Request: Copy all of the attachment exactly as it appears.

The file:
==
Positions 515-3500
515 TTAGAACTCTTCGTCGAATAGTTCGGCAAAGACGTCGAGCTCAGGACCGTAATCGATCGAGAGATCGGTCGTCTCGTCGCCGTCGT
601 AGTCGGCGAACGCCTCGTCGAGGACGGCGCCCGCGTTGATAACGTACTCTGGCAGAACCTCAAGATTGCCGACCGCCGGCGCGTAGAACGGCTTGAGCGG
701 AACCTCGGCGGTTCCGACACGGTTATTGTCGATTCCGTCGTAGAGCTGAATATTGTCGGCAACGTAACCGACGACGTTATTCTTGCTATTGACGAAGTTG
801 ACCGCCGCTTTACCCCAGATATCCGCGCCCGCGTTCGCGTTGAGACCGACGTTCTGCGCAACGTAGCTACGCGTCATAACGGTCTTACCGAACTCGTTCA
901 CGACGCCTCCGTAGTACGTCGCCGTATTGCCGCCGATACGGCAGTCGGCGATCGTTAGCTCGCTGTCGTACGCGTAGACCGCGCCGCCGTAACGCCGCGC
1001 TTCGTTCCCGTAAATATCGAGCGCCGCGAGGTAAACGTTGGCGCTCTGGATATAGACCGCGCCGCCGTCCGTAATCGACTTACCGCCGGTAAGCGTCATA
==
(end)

Positions 515-3500
515 TTAGAACTCTTCGTCGAATAGTTCGGCAAAGACGTCGAGCTCAGGACCGTAATCGATCGAGAGATCGGTCGTCTCGTCGCCGTCGT
601 AGTCGGCGAACGCCTCGTCGAGGACGGCGCCCGCGTTGATAACGTACTCTGGCAGAACCTCAAGATTGCCGACCGCCGGCGCGTAGAACGGCTTGAGCGG
701 AACCTCGGCGGTTCCGACACGGTTATTGTCGATTCCGTCGTAGAGCTGAATATTGTCGGCAACGTAACCGACGACGTTATTCTTGCTATTGACGAAGTTG
801 ACCGCCGCTTTACCCCAGATATCCGCGCCCGCGTTCGCGTTGAGACCGACGTTCTGCGCAACGTAGCTACGCGTCATAACGGTCTTACCGAACTCGTTCA
901 CGACGCCTCCGTAGTACGTCGCCGTATTGCCGCCGATACGGCAGTCGGCGATCGTTAGCTCGCTGTCGTACGCGTAGACCGCGCCGCCGTAACGCCGCGC
1001 TTCGTTCCCGTAAATATCGAGCGCCGCGAGGTAAACGTTGGCGCTCTGGATATAGACCGCGCCGCCGTCCGTAATCGACTTACCGCCGGTAAGCGTCATA